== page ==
Sherwin Bitsui First UW Fall Semester Eminent Writer in Residence

August 27, 2013
Navajo poet Sherwin Bitsui is a University of Wyoming Eminent Writer in Residence for fall 2013.

Navajo poet Sherwin Bitsui will give several public readings this fall as a University of Wyoming Eminent Writer in Residence.

Bitsui arrives Sept. 1 for a two-month residency, during which he will teach a class on Navajo poetry, give several public readings, and visit UW classes. Funding from the Wyoming Excellence in Higher Education Endowment, awarded to both the American Indian Studies Program and the MFA Program in Creative Writing, supports Bitsui’s residency at UW.

Bitsui will give a public reading and sign books Friday, Sept. 13, at 7 p.m. in the Wyoming Union Senate Chambers. He will be a featured reader in “Listening to Nature,” a public event scheduled at 7 p.m. Friday, Oct. 11, in UW’s Berry Biodiversity Conservation Center, and at 7 p.m. Friday, Oct. 25, at the Central Wyoming College Intertribal Education and Community Center in Riverton. The Haub School of Environmental and Natural Resources and the Wyoming Outdoor Council host both “Listening to Nature” programs.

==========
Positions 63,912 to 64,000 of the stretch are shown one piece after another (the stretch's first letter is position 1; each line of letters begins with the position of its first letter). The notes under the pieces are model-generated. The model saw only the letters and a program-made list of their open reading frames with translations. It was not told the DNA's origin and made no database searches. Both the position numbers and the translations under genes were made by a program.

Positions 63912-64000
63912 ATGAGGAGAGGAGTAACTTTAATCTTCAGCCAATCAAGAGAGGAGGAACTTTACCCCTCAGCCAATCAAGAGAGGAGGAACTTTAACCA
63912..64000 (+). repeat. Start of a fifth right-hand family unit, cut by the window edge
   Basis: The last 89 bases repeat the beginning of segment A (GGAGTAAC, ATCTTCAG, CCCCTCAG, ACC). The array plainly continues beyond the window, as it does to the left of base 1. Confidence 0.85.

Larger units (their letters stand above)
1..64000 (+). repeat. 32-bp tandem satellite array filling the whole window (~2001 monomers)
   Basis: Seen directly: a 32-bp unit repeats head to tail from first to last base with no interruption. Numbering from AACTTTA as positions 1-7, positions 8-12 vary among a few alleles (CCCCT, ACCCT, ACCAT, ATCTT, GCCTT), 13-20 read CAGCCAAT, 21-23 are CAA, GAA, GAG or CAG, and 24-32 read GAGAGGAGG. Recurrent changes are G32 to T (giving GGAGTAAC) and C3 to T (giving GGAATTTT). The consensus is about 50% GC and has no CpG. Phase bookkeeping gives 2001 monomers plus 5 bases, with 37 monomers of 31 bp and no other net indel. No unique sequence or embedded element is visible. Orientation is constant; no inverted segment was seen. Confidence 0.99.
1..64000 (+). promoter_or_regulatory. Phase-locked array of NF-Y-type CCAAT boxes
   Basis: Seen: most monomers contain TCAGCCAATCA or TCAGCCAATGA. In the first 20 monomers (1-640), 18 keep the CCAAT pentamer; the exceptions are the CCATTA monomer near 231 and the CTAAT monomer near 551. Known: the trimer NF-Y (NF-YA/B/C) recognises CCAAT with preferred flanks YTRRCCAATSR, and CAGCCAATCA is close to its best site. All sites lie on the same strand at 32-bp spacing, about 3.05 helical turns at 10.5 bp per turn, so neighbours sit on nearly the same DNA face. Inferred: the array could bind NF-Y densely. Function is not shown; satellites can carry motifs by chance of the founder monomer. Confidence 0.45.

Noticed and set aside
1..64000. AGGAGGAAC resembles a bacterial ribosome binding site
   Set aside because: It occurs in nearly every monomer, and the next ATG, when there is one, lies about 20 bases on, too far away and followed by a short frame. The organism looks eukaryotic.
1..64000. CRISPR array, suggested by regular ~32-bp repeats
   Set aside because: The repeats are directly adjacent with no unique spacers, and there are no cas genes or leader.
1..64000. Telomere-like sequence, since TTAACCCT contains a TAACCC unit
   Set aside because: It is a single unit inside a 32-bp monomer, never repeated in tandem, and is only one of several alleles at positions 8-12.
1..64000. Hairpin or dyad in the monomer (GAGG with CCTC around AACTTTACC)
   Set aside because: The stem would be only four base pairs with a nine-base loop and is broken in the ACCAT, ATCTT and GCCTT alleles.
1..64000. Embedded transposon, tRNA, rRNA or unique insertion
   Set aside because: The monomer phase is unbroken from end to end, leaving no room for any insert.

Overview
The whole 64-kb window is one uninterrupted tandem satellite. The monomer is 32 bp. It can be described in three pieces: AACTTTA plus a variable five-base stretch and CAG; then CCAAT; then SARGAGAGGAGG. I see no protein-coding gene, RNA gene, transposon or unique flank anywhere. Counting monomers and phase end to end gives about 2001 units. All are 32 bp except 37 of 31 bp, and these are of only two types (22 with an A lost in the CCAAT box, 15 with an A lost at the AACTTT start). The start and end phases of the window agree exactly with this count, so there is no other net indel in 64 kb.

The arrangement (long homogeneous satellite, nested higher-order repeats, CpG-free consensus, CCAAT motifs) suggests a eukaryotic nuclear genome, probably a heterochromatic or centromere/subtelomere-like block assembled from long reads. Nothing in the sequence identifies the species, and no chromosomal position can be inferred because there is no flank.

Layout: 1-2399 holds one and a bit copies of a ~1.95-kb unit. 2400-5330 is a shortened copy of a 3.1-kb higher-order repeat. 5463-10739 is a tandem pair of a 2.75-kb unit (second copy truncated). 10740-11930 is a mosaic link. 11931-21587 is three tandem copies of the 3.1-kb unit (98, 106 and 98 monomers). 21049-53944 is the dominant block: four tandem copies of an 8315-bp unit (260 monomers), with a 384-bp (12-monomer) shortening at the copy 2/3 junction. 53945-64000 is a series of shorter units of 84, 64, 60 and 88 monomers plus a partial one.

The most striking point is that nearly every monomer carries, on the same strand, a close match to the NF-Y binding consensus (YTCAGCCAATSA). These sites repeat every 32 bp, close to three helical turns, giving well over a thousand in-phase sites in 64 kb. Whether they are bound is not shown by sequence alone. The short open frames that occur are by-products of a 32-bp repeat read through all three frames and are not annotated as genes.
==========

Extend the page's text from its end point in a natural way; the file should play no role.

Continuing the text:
In a June 26 interview in “This Week from Indian Country Today,” Bitsui said, “I grew up in a traditional family, and I always knew that language is powerful, that it can enact things, and change things and transform them. But when I saw contemporary forms of poetry, in books, anthologies, the way poets (expressed themselves) was very familiar.”

Raised on the Navajo Indian Reservation, Bitsui attended the Institute of American Indian Arts in Santa Fe, N.M., and the University of Arizona in Tucson. He is the author of two poetry collections: “Flood Song” (Copper Canyon, 2009); and “Shapeshift” (University of Arizona, 2003).

Space is still available in Bitsui’s class, “Navajo Poetry and Poetics,” offered through both the American Indian Studies Program and the Department of English.

Created in 2006 by the Wyoming State Legislature, the Higher Education Endowment brings distinguished scholars and educators to Wyoming. The legislation directed UW to strengthen instruction and research in disciplines related to economic and social challenges facing Wyoming.

For more information about Bitsui’s residency at UW, contact American Indian Studies at (307) 766-6521 or The MFA Program at (307) 766-6453.

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